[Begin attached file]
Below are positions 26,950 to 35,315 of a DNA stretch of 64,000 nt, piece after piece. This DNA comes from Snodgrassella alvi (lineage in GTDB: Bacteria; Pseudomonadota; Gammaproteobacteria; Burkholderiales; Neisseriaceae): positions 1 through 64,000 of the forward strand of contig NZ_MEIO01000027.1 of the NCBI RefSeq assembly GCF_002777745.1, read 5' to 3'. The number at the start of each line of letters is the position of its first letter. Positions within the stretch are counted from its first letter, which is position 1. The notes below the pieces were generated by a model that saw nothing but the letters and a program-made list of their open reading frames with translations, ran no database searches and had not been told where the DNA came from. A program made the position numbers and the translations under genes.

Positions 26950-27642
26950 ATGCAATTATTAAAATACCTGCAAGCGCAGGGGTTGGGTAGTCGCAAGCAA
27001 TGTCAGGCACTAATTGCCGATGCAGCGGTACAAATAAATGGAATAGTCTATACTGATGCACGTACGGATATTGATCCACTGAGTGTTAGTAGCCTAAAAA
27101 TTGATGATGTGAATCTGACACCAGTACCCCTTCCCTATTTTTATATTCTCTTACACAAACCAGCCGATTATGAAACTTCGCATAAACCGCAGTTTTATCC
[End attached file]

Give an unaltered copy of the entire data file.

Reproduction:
Below are positions 26,950 to 35,315 of a DNA stretch of 64,000 nt, piece after piece. This DNA comes from Snodgrassella alvi (lineage in GTDB: Bacteria; Pseudomonadota; Gammaproteobacteria; Burkholderiales; Neisseriaceae): positions 1 through 64,000 of the forward strand of contig NZ_MEIO01000027.1 of the NCBI RefSeq assembly GCF_002777745.1, read 5' to 3'. The number at the start of each line of letters is the position of its first letter. Positions within the stretch are counted from its first letter, which is position 1. The notes below the pieces were generated by a model that saw nothing but the letters and a program-made list of their open reading frames with translations, ran no database searches and had not been told where the DNA came from. A program made the position numbers and the translations under genes.

Positions 26950-27642
26950 ATGCAATTATTAAAATACCTGCAAGCGCAGGGGTTGGGTAGTCGCAAGCAA
27001 TGTCAGGCACTAATTGCCGATGCAGCGGTACAAATAAATGGAATAGTCTATACTGATGCACGTACGGATATTGATCCACTGAGTGTTAGTAGCCTAAAAA
27101 TTGATGATGTGAATCTGACACCAGTACCCCTTCCCTATTTTTATATTCTCTTACACAAACCAGCCGATTATGAAACTTCGCATAAACCGCAGTTTTATCC